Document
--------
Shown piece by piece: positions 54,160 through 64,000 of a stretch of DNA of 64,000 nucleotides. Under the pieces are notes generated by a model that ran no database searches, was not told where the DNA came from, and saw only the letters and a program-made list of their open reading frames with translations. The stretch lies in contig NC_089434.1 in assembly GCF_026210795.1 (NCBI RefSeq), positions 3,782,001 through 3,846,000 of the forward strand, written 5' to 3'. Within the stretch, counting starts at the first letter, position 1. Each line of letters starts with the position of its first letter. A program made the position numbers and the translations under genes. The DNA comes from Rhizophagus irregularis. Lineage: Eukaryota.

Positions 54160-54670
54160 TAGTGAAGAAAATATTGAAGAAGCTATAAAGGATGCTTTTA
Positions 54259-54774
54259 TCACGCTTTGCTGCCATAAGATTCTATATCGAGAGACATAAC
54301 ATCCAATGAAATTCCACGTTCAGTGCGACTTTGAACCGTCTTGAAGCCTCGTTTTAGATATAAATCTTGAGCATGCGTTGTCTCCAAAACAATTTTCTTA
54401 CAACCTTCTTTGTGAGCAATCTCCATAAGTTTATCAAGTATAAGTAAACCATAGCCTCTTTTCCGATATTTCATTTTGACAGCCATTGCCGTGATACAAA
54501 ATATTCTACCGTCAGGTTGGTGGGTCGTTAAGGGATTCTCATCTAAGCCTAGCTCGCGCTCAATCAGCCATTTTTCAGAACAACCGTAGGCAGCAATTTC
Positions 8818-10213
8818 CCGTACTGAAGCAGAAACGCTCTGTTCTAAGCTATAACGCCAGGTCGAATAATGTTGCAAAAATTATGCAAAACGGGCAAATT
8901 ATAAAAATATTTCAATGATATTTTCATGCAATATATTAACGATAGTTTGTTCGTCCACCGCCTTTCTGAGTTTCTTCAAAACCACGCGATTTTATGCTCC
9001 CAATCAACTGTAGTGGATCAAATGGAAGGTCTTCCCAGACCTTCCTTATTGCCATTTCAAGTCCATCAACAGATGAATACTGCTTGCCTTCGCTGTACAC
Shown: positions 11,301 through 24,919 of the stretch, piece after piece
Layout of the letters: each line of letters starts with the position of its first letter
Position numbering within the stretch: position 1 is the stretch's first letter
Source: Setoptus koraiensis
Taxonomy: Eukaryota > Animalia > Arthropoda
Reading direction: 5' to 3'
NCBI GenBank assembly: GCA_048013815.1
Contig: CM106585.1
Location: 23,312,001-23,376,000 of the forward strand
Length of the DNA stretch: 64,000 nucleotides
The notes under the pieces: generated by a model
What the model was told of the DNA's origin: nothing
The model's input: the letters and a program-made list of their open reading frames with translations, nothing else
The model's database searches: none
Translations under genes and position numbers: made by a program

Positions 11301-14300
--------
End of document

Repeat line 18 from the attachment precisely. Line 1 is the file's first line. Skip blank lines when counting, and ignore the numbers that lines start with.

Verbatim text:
Reading direction: 5' to 3'